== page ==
SC: Regional enforcement action necessary to address cross-border illegal activities

Kuala Lumpur, 4 July 2001

The need for co-operation in enforcement actions for activities which are illegal under the securities laws of regional jurisdictions is particularly urgent with the globalisation of capital markets and the increase in cross-border activities, the Chairman of Securities Commission (SC), Malaysia, Datuk Ali Abdul Kadir said in his capacity as the Chairman of the Asia Pacific Regional Committee (APRC), which met last week in Stockholm, Sweden.

The APRC meeting was held in conjunction with the International Organisation of Securities Commissions (IOSCO) Annual Conference that took place between 23-29 June 2001. The APRC is one of the regional committees of IOSCO and brings together 23 securities regulatory organisations from 19 jurisdictions within the Asia-Pacific region.

The APRC is giving particular attention to the need for detection of illegal activities and enforcement of securities laws to ensure efficient and orderly markets within the region. In this regard, APRC jurisdictions have committed to increase co-operation in several critical areas.

One of the critical areas being focused upon by the APRC is the eradication of unlicensed organisations which conduct unprompted telephone calls to investors, purporting to offer advice and other services such as sales of securities to investors of stocks traded in overseas exchanges.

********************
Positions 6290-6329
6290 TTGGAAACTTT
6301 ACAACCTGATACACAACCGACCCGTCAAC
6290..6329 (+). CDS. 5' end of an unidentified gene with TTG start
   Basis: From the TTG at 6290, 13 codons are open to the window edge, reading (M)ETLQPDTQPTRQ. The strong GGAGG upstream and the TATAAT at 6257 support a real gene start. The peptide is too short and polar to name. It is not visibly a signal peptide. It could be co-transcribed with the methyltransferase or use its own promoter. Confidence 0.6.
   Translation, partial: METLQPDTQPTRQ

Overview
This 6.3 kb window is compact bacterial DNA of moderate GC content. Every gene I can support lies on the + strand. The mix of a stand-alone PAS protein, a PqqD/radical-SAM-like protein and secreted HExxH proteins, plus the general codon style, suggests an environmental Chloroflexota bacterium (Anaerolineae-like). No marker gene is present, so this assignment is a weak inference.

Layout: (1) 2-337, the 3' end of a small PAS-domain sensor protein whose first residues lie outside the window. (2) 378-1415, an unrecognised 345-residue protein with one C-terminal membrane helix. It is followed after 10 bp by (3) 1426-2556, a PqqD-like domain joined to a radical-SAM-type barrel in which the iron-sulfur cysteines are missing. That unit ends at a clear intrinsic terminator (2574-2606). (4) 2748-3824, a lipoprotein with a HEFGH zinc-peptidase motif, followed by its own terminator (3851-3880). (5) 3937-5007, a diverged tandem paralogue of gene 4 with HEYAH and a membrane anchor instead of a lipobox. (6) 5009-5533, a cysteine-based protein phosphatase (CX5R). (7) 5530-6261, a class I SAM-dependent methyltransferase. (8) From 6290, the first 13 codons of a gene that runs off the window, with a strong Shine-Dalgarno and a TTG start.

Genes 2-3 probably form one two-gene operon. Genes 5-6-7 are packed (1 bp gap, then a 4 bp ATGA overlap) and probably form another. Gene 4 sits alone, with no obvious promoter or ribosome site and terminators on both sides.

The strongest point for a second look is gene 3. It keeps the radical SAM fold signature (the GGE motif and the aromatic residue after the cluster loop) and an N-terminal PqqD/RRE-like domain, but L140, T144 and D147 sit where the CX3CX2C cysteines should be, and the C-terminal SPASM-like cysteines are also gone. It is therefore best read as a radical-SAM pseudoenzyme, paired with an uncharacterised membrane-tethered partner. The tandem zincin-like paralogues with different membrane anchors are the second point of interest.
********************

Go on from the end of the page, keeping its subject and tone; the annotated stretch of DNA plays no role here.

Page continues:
This activity is growing within the region and is also known as 'cold calling' or 'boiler room operations'. The APRC will seek to increase investor awareness on the issue as well as initiate necessary enforcement actions for such illegal activities.

The APRC will also look at developmental issues affecting regional capital markets. Among others, the APRC seeks to identify the various approaches taken by different jurisdictions in dealing with the advent of technology. Developments in technology require all market participants, including regulators, to study the changing dynamics governing markets operators and market infrastructure, such as the ability for markets to link with each other through remote access terminals and other methods. The APRC will also deliberate over corollary regulatory issues arising from technological progress such as investor protection, risk management and co-operation.

During the meetings, the SC also entered into a Memorandum of Understanding (MOU) for Co-operation and Information Sharing with the Polish Securities Commission on 26 June 2001. This is the fourteenth MOU that the SC has signed with its counterparts. Other market regulators that have signed MOUs with the SC are Argentina, Australia, Brazil, Chile, China, Hong Kong, India, Indonesia, Kenya, France, South Africa, Taiwan and Thailand.

IOSCO is a world-wide forum for securities regulators that addresses issues and demands related to the regulation of securities and futures markets. IOSCO's ordinary membership consists of 101 national securities regulators. In addition, there are 64 affiliate members and seven associate members. The SC also chairs the IOSCO's working group on the regulation of secondary markets.


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